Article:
"I'm not in to the betting business," responded Perry, to which Romney laughed and said, "oh okay, okay."
"I'll show you the book," offered Perry.
"I've got the book,'" Romney shot back. Romney, in fact, does not gamble under the guidelines of the Mormon faith.
Perry first accused Romney of altering a line in his book in September, when he said that a line referencing Obama's healthcare plan in his first version of his book was different missing in a later version.
In the first version of "No Apology," a line is included that reads: "We can accomplish the same thing for everyone in the country." The line is not, in fact, in the later paperback version, which according to the campaign was removed because there was more information when the second version of the book came out. The line was originally written, according to the Romney advisor, before Obamacare was on the books.
The first edition of Romney's book was published in March 2, 2010. Obama's Affordable Care Act was signed into law on March 23, 2010. The paperback version of Romney's book was first issued in February of 2011.
After the disagreement during tonight's debate, the Romney campaign sent out a press released titled, "Why Rick Perry Didn't Take The Bet" that included links to articles explaining the updated version of the book.
"And my view- you had a mandate in your state. You mandate that girls at 12 years old had to get a vaccination for a sexually transmitted disease. So it's not like we had this big difference on mandates."
That was the comparison made by former Massachusetts governor Mitt Romney to Texas Gov. Rick Perry at tonight's ABC News/Yahoo! debate in Des Moines.
So how do those two mandates compare? It's a fair comparison.
In 2007 Perry issued an executive order which made Texas the first state in the nation to require sixth grade girls to receive the HPV vaccin,a vaccine which prevents women from the sexually transmitted disease which causes cervical cancer.
The executive order followed the recommended age of vaccination as set forth by a federal panel- 11 or 12 years old. The vaccine is strongly recommended by the American Cancer Society and the American Academy of Pediatrics.
The order included an opt-out clause that allowed parents of daughters who would be effected by the mandate to request an objection affidavit form. According to the Texas Department of State Health Service immunization report from the 2008-2009 school year, less than 1 percent of students filed these forms.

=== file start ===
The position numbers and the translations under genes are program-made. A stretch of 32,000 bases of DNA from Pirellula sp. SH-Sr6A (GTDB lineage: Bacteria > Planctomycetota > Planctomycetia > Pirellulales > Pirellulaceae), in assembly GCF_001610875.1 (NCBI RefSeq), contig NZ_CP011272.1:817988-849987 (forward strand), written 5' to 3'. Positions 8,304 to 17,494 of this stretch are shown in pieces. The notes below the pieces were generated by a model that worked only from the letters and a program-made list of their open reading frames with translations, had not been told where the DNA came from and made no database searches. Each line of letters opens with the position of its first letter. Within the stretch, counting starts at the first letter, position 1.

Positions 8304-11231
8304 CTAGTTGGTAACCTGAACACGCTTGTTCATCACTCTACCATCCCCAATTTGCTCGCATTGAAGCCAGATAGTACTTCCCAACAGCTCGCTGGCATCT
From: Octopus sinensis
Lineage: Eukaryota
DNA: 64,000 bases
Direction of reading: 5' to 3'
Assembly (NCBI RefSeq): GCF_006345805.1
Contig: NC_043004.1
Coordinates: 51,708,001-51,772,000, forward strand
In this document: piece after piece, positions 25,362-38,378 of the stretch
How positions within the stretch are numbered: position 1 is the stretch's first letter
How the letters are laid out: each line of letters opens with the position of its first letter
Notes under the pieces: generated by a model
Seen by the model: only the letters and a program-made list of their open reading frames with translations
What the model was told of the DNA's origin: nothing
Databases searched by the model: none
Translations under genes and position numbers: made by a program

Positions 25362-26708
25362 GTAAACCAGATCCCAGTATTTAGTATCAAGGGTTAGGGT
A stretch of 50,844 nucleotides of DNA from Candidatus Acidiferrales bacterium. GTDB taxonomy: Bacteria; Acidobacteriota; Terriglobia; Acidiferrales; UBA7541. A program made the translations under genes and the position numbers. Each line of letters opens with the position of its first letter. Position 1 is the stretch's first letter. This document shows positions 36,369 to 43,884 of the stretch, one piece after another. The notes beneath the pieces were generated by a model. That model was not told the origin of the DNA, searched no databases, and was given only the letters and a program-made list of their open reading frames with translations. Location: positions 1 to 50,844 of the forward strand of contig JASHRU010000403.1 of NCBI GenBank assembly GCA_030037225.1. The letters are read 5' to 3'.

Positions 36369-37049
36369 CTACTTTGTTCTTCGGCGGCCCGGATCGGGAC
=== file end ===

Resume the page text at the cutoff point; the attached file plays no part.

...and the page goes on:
The Massachusetts Health care insurance reform law requires all residents of the commonwealth of Massachusetts to carry health insurance or pay a fine. Passed in 2006 the law also makes a few exceptions for small businesses and a couple other unique cases. Today Massachusetts boosts the lowest rate of uninsured residents in the country; 98 percent of those living in the commonwealth carry insurance.
Perry's executive order dealt with one specific issue, and only effected women in the state of Texas. The health care reform signed into law by Romney was broader in its scope. However, in the end, both were a requirement for residents of their respective states to address an issue related to their personal health.
Which makes Mitt Romney's statement a fair comparison.
Newt Gingrich stood by the comments he made this week that Palestinians are an "invented" people .
"I think that we've had an invented Palestinian people who are in fact Arabs, and who were historically part of the Arab community," Gingrich said in an interview the Jewish Channel. "And they had a chance to go many places, and for a variety of political reasons we have sustained this war against Israel now since the 1940s, and it's tragic."
While former Israeli Prime Minister Golda Meir said in 1969 that "there is no such thing as a Palestinian people," it is not exactly a factual statement.
Scholars assert that a Palestinian national identity began to solidify in the 1890s when Arabs in the region now known as Palestine revolted against the Ottoman Empire. While the revolt was eventually crushed, the clans that banned together later reemerged as a relatively unified Palestinian people.
Gingrich also said at the debate that "every day rockets are fired into Israel." That is true. Rockets are fired from Gaza to Israel on a regular basis. No Israelis have been killed by these attacks since Oct. 30 when one man was killed in the southern city of Ashkelon. Nine Palestinians were killed in retaliatory Israeli air strikes, according to the BBC .
More recently, the Jerusalem Post reports that 18 rockets were launched at Israel from Gaza since Friday, but no injuries or damages were reported.
The Israeli Defense Force struck back against Gaza with aircraft attacks on Friday and Saturday, which killed a Palestinian man and his 12-year-old son and wounded several family members, the New York Times reports .